2. Status quo of the German health care system

2.1 Set-up

Around 90% of the German population are members of the SHI and are entitled to receive health benefits (GKV Spitzenverband, 2013). The provided benefits of the SHI include: Benefits for illness prevention, benefits for early recognition of diseases, benefits for medical treatment, benefits in monetary form (i.a. sick-pay), maternity benefits, travelling allowances and funeral allowances (Lampert & Bossert, 2011, pp. 363-367).

The SHI is an obligatory insurance for most employees in Germany. People who are liable to insure are i.a. employees with a monthly pre-tax income higher than € 450 up to the social security ceiling (2013: € 4,350) (Bundesministerium für Gesundheit, 2013). Additionally, an obligatory membership also exists for students, farmers, pensioners and unemployed. People insured within a family health insurance as well as civil servants, judges, teachers and the most self-employed are non-compulsory insured persons (Pilz, 2009, p. 112). The last-mentioned people, however, are often privately insured. There are 42 private health insurances (PHI) in Germany with roughly 9 Million members (PKV Spitzenverband, 2013). Furthermore, the PHI calculates their member’s contributions, in contrast to SHI, according to the individual risk (GKV Spitzenverband, 2013).

The German system of SHI consists of different insurance companies which are public corporations and have the right to self-government. SHI benefits are largely financed by contributions which are paid by employers and employees. A Health Fund and a uniform contribution rate for all insured (since 2011 15.5%) were established in 2009 (GKV Spitzenverband, 2013). The employers’ share, however, only amounts 7.3% and is fixed by law (SVR, 2013a, p. 392). The income-related contributions are calculated until a contribution assessment ceiling which currently is a monthly pre-tax income of € 4,050 (2013: € 3,937.50). Monthly earnings above that limit are not liable for contributions (Bundesministerium für Gesundheit, 2014).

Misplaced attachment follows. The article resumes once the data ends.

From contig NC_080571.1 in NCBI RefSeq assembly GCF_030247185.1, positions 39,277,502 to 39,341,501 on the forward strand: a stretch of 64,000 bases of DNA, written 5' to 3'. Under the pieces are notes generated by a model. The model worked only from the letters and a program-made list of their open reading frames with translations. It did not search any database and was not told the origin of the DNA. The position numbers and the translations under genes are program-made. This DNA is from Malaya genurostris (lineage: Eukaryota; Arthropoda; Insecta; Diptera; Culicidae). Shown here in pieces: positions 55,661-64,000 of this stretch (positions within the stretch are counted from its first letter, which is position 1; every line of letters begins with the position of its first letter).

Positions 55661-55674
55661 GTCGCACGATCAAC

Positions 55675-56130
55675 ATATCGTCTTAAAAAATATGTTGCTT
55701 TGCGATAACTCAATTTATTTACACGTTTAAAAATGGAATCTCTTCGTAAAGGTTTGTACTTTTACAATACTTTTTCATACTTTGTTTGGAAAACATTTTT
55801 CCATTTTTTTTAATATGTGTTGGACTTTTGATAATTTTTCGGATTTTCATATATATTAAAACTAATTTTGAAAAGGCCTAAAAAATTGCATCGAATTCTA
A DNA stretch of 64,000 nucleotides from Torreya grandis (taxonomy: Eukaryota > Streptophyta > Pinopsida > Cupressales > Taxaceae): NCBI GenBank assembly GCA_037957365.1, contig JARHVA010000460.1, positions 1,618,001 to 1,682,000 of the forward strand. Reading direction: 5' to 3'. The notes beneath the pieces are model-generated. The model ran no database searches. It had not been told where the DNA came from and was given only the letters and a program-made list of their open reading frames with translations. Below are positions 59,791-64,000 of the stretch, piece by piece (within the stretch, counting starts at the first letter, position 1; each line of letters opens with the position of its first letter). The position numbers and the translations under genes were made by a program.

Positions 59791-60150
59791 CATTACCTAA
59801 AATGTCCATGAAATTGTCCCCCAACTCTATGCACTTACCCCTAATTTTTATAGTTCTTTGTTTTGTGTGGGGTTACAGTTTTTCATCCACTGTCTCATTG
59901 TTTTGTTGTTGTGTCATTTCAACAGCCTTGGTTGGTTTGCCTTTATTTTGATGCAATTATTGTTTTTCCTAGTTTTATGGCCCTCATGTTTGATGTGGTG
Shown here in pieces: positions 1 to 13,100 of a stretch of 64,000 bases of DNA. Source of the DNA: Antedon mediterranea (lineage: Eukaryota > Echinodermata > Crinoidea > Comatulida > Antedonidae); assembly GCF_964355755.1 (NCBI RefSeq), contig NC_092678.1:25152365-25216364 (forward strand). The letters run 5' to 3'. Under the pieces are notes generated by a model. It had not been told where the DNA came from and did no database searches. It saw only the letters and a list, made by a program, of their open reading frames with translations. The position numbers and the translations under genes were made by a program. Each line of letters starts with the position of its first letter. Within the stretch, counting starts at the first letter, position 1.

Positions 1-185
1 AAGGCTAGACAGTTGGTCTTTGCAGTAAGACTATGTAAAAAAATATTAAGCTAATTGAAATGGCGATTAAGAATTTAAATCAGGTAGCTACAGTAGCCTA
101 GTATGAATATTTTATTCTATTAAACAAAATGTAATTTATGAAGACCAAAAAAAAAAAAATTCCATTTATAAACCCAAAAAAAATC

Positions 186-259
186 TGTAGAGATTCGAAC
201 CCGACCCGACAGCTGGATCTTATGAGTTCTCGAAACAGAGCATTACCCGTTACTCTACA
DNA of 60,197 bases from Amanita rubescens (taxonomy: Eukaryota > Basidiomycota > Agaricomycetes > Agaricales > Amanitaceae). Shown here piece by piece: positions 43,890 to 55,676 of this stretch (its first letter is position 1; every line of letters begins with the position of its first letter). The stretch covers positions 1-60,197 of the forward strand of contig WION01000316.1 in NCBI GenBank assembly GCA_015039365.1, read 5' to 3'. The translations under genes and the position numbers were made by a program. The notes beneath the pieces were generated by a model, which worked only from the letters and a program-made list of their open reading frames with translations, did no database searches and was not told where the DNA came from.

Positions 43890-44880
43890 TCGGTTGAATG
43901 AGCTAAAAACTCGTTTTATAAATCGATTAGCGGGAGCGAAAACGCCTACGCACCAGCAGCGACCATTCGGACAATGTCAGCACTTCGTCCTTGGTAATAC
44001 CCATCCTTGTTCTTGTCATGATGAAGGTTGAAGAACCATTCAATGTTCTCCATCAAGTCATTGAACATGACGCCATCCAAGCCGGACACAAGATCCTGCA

All contributions are paid into the Health Fund. Every health insurance receives lump sum payments per insured person, which depend on the age and risks of its members, out of this fund. Insurances which cannot finance their expenses with the payments have to improve their monetary situation. Otherwise, the health insurance can collect additional contributions from its members (Lampert & Bossert, 2011, p. 368). The current monetary situation of SHI is respectable as it generates surpluses and has built up financial reserves (figures 7-8). This is mainly due to the positive economic development, the good situation of the labour market and a package of measures introduced in 2010. Therefore, the insurances do not have to raise additional contributions (SVR, 2013a, p. 392). However, the need for reform is not banned. The following paragraph will show why.